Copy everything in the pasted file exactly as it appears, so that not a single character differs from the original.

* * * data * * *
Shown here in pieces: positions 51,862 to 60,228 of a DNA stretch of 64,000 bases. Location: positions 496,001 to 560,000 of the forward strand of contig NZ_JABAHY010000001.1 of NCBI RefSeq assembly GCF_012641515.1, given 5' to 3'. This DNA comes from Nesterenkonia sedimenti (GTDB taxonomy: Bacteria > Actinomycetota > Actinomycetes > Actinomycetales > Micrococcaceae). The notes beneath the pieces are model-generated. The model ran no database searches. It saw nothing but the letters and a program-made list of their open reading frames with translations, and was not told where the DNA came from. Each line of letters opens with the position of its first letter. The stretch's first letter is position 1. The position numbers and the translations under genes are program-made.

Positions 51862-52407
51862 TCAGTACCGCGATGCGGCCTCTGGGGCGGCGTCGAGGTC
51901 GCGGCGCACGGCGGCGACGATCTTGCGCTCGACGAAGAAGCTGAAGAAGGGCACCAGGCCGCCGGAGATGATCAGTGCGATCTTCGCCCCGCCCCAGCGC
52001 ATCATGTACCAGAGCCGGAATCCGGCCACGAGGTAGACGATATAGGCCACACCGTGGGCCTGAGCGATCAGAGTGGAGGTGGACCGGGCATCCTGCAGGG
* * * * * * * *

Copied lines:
Shown here in pieces: positions 51,862 to 60,228 of a DNA stretch of 64,000 bases. Location: positions 496,001 to 560,000 of the forward strand of contig NZ_JABAHY010000001.1 of NCBI RefSeq assembly GCF_012641515.1, given 5' to 3'. This DNA comes from Nesterenkonia sedimenti (GTDB taxonomy: Bacteria > Actinomycetota > Actinomycetes > Actinomycetales > Micrococcaceae). The notes beneath the pieces are model-generated. The model ran no database searches. It saw nothing but the letters and a program-made list of their open reading frames with translations, and was not told where the DNA came from. Each line of letters opens with the position of its first letter. The stretch's first letter is position 1. The position numbers and the translations under genes are program-made.

Positions 51862-52407
51862 TCAGTACCGCGATGCGGCCTCTGGGGCGGCGTCGAGGTC
51901 GCGGCGCACGGCGGCGACGATCTTGCGCTCGACGAAGAAGCTGAAGAAGGGCACCAGGCCGCCGGAGATGATCAGTGCGATCTTCGCCCCGCCCCAGCGC
52001 ATCATGTACCAGAGCCGGAATCCGGCCACGAGGTAGACGATATAGGCCACACCGTGGGCCTGAGCGATCAGAGTGGAGGTGGACCGGGCATCCTGCAGGG